This is ‘sciatica of the arm’ i.e arm pain. Arm pain, due to pressure on the cervical spinal nerve roots, is termed brachalgia. Pressure on the spinal cord is typically painless; the spinal cord is numb but our spinal nerve roots are far from numb – slipped discs, when impinging on nerve roots in the neck, can hurt a lot.
An example of brachalgia is when a cervical disc prolapse occurs, increasing pressure on the spinal canal and its exiting spinal nerve roots which go to supply the arms.
This in turn can produce symptoms such as pain in the arms or numbness and clumsiness of the arms and hands. Through surgery, we can remove the offending disc prolapse – this is referred to as a discectomy.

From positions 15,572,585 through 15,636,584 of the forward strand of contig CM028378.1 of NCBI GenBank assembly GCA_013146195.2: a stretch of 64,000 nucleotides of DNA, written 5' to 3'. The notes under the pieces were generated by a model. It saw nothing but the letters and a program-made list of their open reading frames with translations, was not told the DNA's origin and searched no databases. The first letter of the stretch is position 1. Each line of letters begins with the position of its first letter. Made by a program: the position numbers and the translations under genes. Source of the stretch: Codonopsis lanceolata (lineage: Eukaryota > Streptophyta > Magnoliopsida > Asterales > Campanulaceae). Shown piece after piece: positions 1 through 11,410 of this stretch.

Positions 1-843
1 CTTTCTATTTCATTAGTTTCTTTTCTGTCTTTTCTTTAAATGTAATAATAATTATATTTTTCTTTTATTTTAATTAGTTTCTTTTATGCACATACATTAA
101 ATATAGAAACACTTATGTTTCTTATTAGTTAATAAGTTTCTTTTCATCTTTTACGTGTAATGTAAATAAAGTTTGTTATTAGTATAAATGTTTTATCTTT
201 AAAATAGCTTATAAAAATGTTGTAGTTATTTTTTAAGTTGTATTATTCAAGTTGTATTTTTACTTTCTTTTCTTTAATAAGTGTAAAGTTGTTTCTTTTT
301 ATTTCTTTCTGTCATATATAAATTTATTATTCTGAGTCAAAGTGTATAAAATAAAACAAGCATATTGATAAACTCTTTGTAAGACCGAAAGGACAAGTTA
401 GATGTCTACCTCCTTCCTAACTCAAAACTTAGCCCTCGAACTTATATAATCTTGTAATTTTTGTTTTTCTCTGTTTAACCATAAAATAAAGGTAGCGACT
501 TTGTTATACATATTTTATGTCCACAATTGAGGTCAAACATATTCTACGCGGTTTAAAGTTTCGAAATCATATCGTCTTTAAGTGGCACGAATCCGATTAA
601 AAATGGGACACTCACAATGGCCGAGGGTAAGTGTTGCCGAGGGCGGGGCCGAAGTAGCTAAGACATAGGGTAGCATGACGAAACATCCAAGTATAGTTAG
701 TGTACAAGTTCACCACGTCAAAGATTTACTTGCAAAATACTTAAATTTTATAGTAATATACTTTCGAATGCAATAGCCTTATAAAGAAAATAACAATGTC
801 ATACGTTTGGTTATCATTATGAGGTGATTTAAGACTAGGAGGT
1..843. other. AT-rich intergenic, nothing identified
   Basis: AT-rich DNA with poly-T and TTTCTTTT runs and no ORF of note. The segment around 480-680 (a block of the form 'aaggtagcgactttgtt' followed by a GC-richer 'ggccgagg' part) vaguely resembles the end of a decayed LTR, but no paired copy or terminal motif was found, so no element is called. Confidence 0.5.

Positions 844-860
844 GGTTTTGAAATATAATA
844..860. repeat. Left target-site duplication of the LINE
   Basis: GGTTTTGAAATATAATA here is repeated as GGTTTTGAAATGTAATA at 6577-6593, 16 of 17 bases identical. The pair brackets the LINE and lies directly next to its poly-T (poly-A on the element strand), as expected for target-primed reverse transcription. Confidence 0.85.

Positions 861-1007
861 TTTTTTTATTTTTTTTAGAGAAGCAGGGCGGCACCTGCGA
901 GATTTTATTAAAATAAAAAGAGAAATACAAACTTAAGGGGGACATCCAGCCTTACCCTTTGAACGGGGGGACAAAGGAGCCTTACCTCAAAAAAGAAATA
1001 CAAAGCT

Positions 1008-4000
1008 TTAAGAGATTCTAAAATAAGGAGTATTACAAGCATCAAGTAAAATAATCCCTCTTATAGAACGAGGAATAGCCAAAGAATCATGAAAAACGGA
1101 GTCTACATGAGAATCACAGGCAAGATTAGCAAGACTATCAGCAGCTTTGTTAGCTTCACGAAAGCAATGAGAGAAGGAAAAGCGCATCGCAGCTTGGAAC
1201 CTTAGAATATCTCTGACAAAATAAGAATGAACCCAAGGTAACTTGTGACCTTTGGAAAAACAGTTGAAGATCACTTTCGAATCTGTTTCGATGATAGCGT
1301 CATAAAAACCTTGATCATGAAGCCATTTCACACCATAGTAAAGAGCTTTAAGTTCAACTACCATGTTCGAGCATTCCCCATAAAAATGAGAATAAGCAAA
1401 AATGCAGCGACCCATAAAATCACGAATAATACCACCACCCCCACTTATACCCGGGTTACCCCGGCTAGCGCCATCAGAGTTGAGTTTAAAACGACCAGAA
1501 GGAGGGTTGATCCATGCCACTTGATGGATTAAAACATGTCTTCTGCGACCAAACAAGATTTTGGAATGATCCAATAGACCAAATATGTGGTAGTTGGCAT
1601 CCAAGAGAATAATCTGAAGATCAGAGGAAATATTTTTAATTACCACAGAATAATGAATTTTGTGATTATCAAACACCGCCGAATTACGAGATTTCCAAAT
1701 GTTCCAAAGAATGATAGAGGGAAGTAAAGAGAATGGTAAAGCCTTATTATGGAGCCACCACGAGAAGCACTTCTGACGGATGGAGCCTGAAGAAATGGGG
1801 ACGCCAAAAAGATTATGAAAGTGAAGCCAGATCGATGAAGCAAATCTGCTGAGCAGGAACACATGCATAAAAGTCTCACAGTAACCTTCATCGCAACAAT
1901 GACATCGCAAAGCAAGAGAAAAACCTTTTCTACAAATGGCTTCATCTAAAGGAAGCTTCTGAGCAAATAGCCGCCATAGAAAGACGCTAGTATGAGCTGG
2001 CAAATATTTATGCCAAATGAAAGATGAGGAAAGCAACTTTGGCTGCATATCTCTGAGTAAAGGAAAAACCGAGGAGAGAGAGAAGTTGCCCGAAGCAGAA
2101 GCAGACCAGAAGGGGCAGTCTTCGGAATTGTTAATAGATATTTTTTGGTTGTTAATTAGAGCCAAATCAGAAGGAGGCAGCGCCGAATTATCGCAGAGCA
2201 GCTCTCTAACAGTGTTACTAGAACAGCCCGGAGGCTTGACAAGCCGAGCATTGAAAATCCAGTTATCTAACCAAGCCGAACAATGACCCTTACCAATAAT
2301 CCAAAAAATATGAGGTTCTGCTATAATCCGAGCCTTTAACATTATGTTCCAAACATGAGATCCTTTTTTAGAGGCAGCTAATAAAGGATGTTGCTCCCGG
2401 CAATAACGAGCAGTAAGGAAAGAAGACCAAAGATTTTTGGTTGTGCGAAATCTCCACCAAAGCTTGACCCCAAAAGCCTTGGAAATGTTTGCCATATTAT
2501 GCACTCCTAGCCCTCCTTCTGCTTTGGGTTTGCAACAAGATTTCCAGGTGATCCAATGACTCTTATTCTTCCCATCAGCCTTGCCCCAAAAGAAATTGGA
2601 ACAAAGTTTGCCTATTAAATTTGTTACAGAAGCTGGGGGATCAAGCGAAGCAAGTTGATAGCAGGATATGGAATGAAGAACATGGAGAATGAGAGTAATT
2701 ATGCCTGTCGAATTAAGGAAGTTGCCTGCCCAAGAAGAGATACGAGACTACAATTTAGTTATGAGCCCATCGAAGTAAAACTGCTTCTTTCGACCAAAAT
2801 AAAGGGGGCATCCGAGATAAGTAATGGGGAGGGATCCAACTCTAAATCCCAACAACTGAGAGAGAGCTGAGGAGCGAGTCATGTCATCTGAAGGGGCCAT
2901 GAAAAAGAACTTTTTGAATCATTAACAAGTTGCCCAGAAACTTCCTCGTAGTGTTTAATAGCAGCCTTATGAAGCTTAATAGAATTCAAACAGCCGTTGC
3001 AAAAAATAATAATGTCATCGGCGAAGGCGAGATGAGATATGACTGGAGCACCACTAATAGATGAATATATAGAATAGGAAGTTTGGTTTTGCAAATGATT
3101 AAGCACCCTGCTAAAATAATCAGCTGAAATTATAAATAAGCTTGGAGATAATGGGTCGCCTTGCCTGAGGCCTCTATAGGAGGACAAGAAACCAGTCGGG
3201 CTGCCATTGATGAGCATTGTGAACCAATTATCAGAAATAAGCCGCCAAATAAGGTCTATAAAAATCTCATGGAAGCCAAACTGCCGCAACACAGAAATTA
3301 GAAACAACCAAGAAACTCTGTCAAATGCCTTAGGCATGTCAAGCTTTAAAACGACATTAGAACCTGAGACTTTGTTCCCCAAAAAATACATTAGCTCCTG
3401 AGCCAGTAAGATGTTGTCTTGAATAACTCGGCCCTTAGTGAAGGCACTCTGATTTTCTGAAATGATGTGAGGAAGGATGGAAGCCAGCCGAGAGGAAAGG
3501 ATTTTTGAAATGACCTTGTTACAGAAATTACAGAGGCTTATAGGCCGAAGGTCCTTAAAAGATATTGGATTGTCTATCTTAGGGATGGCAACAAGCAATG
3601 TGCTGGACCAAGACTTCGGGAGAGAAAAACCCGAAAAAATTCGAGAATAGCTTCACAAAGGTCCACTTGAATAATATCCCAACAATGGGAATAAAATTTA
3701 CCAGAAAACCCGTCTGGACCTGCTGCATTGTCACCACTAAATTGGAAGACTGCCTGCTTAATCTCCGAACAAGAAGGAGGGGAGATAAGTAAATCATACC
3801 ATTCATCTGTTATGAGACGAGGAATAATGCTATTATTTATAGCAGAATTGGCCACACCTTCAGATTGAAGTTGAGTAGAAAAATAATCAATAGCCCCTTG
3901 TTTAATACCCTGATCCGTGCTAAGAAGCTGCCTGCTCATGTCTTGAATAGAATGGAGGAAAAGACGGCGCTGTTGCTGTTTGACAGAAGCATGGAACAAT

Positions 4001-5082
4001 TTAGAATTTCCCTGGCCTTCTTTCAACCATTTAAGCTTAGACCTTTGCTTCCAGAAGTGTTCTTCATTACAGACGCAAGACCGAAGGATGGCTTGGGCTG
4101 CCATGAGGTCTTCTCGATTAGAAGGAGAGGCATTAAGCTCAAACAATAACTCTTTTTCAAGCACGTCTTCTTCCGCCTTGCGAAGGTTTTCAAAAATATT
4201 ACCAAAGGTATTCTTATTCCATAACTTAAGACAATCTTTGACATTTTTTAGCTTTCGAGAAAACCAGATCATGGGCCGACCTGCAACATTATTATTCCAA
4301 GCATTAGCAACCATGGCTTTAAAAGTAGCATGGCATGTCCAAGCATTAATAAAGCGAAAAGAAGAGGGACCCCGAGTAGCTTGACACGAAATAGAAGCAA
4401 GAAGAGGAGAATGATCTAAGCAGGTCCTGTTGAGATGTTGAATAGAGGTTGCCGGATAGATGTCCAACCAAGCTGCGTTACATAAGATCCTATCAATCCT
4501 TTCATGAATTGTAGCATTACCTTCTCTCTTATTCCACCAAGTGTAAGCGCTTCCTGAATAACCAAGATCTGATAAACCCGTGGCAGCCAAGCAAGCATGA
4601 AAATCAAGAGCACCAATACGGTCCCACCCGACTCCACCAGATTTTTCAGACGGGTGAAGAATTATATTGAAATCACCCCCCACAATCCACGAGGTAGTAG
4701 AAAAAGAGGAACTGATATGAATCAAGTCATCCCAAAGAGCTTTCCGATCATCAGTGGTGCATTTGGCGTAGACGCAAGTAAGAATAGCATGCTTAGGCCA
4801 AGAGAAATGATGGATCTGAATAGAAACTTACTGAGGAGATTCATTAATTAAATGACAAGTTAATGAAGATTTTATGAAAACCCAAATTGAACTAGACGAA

Any pain felt below the elbow comes from the nerves being pressed on. By contrast any pain felt centrally in the back of the neck will be coming directly from the discs, facet joints and muscles of the neck. However, the bit in between is not so simple. Pain felt to one side of the spine, in the shoulder or upper arm is in ‘everyman’s land’ and may reflect poor localisation of spinal pain or limited referral of nerve pain. We will need to find out which- it may be both. The prolapses or narrowings in the cervical spine that give rise to a sensation of pain in the arm, (brachalgia), may also induce loss of function in the nerve root and hence numbness or weakness affecting the arm and hand.